Whiplash and the Price of Greatness

While watching Whiplash last weekend, I was struck by the connections between the character Andrew and the greats we all know and love.  The movie – which everyone should run out to see as soon as possible – examines what it means to be great.  The cost, apparently, of being great is staggeringly high.  It is, in fact, everything.

The movie first: earlier this year I tried to figure out what the best movie I saw this year was.  Whiplash blew them all away, handily and then some.  The final twenty minutes are so intense there were long sections where I completely forgot to breathe.  Whiplash is a pretty straightforward movie plot wise: Andrew is a student at a prestigious music school in NYC, he gets noticed by the leader of the Jazz band, named Fletcher (played by JK Simmons, best known to Oz fans as the psychotic Vern Schillinger, a character basically reprised in full minus the Nazi stuff).  It turns out that while Fletcher is a great conductor, he does not necessarily believe in just having a good band, but rather wants to foster greatness through whatever means possible.  This “teaching” includes berating and beating students, forcing them to practice at all hours and challenging them constantly.  The idea circles around to what he feels are the worst words in the English language “good job”, which celebrate mediocrity instead of pushing for more greatness which only comes through loss and brutality.  You can guess where this goes with poor Andrew who wants to be great at any cost and regardless of suffering.  After a particularly grueling round of practice this is evident when Andrew drops his bloody, torn hand into a bucket of ice.  Even then he still cannot get the tempo of the piece right and you see he has to give more, even when there is seemingly nothing more he can do.  To be great, the movie argues, you must be torn down and rebuilt completely.   Watch it and prepare to be blown away: for me this was one of the best movies I have ever seen.

How does this connect to the sports world?  How did Michael Jordan become great; and what did he have to sacrifice?  Many would argue that he too, sacrificed everything in order to become the greatest of all time.  LeBron too may have to do much of the same – and just how is he pushing Tristan Thompson to be more?  The Cavs have turned it on and many of their players are having among their best individual seasons and LeBron’s influence is a major part of that.  Are the Cavs players willing to sacrifice everything to win a championship for the city of Cleveland?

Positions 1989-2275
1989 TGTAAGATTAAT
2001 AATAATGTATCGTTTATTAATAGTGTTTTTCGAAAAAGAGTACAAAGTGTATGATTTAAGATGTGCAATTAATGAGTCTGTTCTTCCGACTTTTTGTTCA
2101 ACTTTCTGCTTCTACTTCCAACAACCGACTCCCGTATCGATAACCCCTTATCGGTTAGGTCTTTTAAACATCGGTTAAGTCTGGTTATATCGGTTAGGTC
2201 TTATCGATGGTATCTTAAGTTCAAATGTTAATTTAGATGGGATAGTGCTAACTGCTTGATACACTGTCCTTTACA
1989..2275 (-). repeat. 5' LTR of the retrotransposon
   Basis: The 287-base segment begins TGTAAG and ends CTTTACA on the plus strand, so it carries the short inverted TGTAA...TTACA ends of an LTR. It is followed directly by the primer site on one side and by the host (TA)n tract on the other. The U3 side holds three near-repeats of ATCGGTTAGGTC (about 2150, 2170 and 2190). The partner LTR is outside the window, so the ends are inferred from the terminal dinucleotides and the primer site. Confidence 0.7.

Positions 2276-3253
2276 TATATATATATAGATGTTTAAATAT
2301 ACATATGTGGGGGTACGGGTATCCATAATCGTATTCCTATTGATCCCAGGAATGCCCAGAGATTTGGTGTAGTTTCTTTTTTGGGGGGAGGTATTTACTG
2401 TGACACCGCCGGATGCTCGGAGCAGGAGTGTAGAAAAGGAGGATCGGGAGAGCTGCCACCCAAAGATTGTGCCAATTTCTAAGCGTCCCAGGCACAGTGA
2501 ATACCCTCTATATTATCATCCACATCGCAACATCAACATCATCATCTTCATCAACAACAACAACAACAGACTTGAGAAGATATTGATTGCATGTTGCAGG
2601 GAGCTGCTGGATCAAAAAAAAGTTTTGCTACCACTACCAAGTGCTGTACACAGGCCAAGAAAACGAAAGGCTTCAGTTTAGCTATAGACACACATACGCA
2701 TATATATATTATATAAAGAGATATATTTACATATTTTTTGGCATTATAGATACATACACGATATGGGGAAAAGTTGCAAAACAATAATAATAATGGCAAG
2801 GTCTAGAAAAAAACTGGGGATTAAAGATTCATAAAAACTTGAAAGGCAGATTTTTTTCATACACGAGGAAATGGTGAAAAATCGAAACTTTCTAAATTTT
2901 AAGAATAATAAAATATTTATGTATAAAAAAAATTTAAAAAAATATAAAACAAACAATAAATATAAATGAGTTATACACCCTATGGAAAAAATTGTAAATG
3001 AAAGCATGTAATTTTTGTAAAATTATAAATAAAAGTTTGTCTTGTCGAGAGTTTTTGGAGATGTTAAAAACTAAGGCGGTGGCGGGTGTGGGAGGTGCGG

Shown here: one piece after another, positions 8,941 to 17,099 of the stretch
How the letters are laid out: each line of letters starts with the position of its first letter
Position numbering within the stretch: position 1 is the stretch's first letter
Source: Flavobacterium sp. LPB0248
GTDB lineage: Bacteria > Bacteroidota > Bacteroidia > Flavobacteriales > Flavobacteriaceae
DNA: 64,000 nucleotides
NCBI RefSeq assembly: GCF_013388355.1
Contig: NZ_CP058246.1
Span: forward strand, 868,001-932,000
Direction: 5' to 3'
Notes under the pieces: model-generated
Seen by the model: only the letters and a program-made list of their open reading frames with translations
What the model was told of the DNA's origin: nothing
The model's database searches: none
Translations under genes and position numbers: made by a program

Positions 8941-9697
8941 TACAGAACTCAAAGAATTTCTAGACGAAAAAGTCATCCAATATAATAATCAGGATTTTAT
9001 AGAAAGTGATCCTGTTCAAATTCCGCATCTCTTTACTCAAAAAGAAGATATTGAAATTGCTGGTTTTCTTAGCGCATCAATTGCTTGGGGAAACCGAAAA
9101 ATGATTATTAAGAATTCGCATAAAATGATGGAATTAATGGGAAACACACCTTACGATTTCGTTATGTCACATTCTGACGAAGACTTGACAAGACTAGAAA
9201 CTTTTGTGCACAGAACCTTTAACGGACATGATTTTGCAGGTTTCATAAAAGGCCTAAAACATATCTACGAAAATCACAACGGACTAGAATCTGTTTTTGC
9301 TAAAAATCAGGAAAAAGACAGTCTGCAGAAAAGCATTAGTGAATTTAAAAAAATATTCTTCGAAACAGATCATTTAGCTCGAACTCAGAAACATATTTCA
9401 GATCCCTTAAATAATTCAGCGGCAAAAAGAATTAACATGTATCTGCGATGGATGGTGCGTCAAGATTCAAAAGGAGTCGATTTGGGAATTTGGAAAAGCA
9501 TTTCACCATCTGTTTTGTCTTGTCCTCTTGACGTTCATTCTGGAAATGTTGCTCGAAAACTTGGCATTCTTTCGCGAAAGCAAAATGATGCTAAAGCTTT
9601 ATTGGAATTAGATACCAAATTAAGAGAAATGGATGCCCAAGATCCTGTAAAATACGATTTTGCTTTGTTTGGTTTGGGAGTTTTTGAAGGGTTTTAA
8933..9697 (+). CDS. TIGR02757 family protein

Very few athletes reach the peak of their sport, but all have had to sacrifice in order to even make it to the pros.  No one can accurately judge the cost of greatness except those who achieve it, and only those who are truly great, like Andrew, can judge whether or not it was worth it.

The 2014 Sporties Awards

Ladies and gentlemen, welcome to the 2014 Sporties our annual celebration of the best of Sport and the Sports world.  Let’s dive right in shall we:

Game of the Year – Last year of course featured the absolutely bonkers Auburn / Alabama game in addition to the Brady vs. Manning Bowl in which Brady staged an incredible comeback.  This year the contenders are much fewer and farther in between.  There were a couple of crazy baseball games and a couple of crazy football games.  However, the most exciting game I watched?  No question it was the bonkers World Cup match between the US vs. Portugal game which came down to the absolute wire and featured some of the top players in the world playing out of their minds.

Shocking World Cup Moment of the Year – Brazil gets tuned up by eventual champs Germany.  It was relentless, wave after wave of unstoppable strikers and you began to feel worse and worse for Brazil fans.  Simply awful.

Championship Dominations – One theme of the year was definitely beat downs in the finals: the LA Kings, San Antonio Spurs and Seattle Seahawks all cruised to victory over, in some cases, more ballyhooed opponents.  I will also not neglect to mention the Canadian hockey team and their punishing win over the US in the Olympic Finale.

Series of the Year – The best series of the year took place in hockey, and featured the LA Kings vs. Chicago Blackhawks in a war that served as the real Stanley Cup final.